Final days: Fresh caught barramundi off the menu

26 October 2023

By this time next week the barramundi season will be closed on Queensland’s east-coast and with gill net bans coming into effect on 31 December, this is the last week many commercial fishers will operate.

The future of hundreds of affected fishers and their families remains in jeopardy as the State Labor Government knuckles down on its commitments to UNESCO and drags out announcing what structural adjustment packages will be offered to those fishers who will soon be banned from their fishing activities.

The Future Fisheries Taskforce who were considering what the structural adjustment packages should look like, concluded their deliberations in September and are continuing to finalise their report to Government with their recommendations.[1]

Hinchinbrook MP and Katter’s Australian Party (KAP) Deputy Leader Nick Dametto said parts of his electorate and other areas of North Queensland would soon bear the full brunt of these fishing cut backs and the effects would be far reaching and detrimental.

“The Government often refers to the few hundred commercial fishing licence holders that will be impacted by these bans but the flow on effect goes well beyond that and will be felt by the industries that supply and support those fishers as well,” he said.

“We’re talking about the local fish and chip shops, the ice makers, the boat and vessel mechanics, deckhands, transport companies, the list goes on, they’re all going to be the losers here.

“During Parliament this week I asked the Fisheries Minister through a Question on Notice to confirm when the Government would be handing down their decision.[2]

“There are people out there right now that don’t know if they can afford to pay their mortgage next month, maintain their vessels and other business assets or even afford to send their kids to school next year.

“The department has acknowledged that these changes will severely impact commercial fishers financially and psychologically, and it’s pretty offensive for them to offer mental health support and advice to those impacted yet the Government will happily leave them hanging in limbo in the lead up to Christmas and hold out on handing down their decisions.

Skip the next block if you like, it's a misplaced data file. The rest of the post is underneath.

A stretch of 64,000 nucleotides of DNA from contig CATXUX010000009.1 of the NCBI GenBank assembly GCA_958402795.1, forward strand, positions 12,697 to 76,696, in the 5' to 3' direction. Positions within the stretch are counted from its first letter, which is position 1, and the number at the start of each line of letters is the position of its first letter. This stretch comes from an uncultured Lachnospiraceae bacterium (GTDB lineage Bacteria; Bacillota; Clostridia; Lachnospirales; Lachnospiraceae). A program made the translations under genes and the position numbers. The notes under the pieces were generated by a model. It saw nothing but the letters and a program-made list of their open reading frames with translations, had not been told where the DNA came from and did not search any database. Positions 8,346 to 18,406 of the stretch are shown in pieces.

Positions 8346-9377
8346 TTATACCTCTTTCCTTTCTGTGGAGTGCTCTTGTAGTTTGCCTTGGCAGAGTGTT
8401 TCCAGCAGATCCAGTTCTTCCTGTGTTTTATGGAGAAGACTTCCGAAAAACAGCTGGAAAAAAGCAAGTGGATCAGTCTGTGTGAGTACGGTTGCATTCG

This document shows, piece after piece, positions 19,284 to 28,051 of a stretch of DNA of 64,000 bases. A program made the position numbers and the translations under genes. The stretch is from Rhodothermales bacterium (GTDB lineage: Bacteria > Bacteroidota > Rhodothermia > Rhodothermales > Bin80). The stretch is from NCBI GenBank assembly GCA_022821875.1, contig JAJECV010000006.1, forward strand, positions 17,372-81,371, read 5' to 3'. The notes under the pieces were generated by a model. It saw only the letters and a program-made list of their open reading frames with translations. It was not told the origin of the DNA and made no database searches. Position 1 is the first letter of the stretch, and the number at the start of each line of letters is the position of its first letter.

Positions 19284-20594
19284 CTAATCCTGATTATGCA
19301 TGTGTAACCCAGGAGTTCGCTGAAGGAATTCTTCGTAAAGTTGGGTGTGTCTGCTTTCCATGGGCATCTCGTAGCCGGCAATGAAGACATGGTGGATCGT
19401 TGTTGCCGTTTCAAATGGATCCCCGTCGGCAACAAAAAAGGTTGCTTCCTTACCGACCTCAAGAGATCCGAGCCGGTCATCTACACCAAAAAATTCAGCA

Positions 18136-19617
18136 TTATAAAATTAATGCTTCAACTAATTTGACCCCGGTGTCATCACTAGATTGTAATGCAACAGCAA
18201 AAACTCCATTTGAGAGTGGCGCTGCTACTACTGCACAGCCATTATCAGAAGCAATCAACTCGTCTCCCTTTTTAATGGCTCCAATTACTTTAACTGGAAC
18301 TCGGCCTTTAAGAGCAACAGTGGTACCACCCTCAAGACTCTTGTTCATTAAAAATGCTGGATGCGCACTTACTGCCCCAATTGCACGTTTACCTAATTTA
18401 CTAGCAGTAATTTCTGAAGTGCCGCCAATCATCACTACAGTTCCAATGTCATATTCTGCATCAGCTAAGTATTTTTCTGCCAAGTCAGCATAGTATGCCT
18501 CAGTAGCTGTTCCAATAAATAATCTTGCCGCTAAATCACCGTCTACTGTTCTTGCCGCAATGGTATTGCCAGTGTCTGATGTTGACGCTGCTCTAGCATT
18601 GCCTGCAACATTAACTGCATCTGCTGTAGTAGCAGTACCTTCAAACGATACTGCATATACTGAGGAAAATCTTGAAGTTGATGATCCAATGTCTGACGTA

“Minister Furner has two choices here. Either continue displaying his arrogance and lack of compassion for the industries under his portfolio, or step up and hand down the Government’s decision as a matter of priority to either way, give these people some certainty.

“We’re coming into Christmas, a time when Queenslanders are lining up to enjoy our fresh local seafood. This time of year should be when commercial fishers are celebrating the peak of the season, instead they are currently waiting on grinch Furner to hand down a UNESCO shit sandwich.”

The Minister’s response to the Question on Notice is due to be handed down on 24 November 2023. The Hinchinbrook MP has also requested a meeting with the Minister during the week commencing 13 November 2023. The meeting is yet to be confirmed by the Minister’s office.

The parliamentary petition, due to close on 10 November 2023 is calling on the State Government to: “work with industry to develop a balanced solution that protects the Great Barrier Reef whilst also allowing sustainable fishing practices, including N2 inshore gillnet licences. For those fishers exiting the industry, they must be properly reimbursed for the resumption of their business enterprises.”

The petition can be found and shared here:




Photo: KAP Deputy Leader and Hinchinbrook MP, Nick Dametto.

Media Enquiries: Catherine Holden – 0416 817 333


Nick Dametto MP